Right now, marine interest rates are generally in the 4% range with a typical loan term and amortization of 20 years. Depending on the loan size and the borrower’s planned length of vessel ownership, multiple loan options permit varying levels of customization and flexibility. In almost all cases, the loan is secured solely by the vessel.
What types of marine loans are available?
Generally speaking, there are four types of loan programs offered by marine lenders: fixed interest rate, variable interest rate, hybrid, and interest-only.
Fixed rate loans: the interest rate remains fixed throughout the term. The amortized principal payment plus the interest remains the same and the payment will not fluctuate for the life of the loan. This type is more appropriate for the consumer anticipating longer-term boat ownership (4 to 5 plus years) and preferring to lock the interest rate.
Variable rate loans: the Adjustable Rate Mortgage (ARM): the interest rate is based upon certain floating indexes and will change with the rise/fall of the index. A bank margin is added to the indexed rate to calculate the effective rate of the loan. A current example is a loan based on the .25% LIBOR rate, plus a 3.5% margin, which added together equals an effective rate of 3.75%. The margin will not fluctuate but the index can. For example, should the 30-day LIBOR index rise to 1%, the 3.5% margin will cause the effective rate to become 4.5%. Loan repayments are adjusted annually.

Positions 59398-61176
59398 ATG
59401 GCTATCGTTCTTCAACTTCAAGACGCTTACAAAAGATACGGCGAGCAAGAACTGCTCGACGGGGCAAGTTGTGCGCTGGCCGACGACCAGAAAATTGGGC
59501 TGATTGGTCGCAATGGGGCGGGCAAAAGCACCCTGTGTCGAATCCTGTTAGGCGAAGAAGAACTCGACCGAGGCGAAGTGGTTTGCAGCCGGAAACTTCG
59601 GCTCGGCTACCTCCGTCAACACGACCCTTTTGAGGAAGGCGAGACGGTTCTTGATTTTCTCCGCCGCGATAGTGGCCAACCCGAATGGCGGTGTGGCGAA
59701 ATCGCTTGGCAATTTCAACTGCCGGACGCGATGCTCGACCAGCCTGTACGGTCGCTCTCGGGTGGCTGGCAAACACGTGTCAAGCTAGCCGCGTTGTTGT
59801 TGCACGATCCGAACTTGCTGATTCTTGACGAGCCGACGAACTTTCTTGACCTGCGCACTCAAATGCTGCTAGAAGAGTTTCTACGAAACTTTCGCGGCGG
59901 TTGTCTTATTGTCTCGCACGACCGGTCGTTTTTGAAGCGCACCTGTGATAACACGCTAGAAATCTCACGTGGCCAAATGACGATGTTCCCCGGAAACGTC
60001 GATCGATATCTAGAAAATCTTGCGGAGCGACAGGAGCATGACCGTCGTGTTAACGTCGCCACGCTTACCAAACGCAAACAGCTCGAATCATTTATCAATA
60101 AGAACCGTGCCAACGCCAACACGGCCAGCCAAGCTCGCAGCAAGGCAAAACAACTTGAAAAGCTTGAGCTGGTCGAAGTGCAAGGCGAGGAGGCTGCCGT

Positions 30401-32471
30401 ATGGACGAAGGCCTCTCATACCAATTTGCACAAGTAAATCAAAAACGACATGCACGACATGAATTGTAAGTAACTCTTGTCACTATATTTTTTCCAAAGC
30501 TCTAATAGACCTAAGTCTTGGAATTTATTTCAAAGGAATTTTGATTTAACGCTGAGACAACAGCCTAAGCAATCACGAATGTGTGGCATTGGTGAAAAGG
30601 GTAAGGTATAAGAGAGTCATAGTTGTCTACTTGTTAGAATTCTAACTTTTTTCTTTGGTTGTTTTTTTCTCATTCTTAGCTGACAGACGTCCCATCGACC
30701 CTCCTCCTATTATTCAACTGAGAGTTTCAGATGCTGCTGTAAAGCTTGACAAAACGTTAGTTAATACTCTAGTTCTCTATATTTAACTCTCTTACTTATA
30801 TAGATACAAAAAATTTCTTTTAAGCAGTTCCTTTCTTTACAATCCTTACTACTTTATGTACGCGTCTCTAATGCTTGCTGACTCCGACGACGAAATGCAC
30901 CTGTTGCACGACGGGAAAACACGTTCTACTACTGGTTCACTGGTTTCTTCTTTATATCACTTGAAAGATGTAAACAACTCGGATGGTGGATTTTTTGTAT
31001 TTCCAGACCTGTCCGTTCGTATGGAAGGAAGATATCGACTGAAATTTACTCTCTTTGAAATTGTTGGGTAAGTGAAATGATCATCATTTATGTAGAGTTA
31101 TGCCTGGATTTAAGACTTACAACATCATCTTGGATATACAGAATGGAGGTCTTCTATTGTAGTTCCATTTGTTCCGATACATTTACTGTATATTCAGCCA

The 30-day LIBOR and 1 year LIBOR indexes are most commonly used in yacht financing. Current index rates can be viewed on websites like BankRate.com .
Variable rate loans are often used by borrowers with shorter-term ownership plans and those willing to realize significantly lower interest rates in return for accepting the risk that their payments could fluctuate.
Hybrid loans: a fixed interest rate for a certain period, usually three, five, seven or ten years, then converting afterward to a variable interest rate plus margin for the remainder of the term. Because of the more abbreviated fixed interest term, the interest rate is often a quarter-to-a-half per cent lower than longer term fixed rate loans. Hybrids are popular with buyers having a specific length-of-ownership in mind and/or those looking to enjoy the lower interest rate for the shorter term and open to refinancing (if necessary) further down the road.
Interest-only loans: as the name implies, only interest is paid during the term of the loan and the principal is repaid at the conclusion of the term. Minimum loan amount: $300,000. Interest may be calculated using either fixed or variable interest rates. Most banks offering the interest-only option require a higher down payment (generally 30-40% down) and extend terms of 3-7 years before repayment of principal (a “balloon”). Some banks will permit an interest-only loan to convert to a principal-and-interest loan at a prearranged time.
Interest-only loans are used by borrowers who want the lowest monthly repayment possible and, because of their compensation schedule (perhaps quarterly distributions or annual bonuses) and/or the planned sale of the boat, expect to pay down or pay off the principal in the allotted time.
Make your search for the right yacht for your and your family needs the best decision of your life, enhancing it with an excellent financing program!
Contact Andy Kniffin, President of Ak Yachts for more information and assistance with all your yachting needs! (954) 292-0629, firstname.lastname@example.org Contact Phil Bartholomew at Seacoast Finance at (954) 303-2404, email@example.com.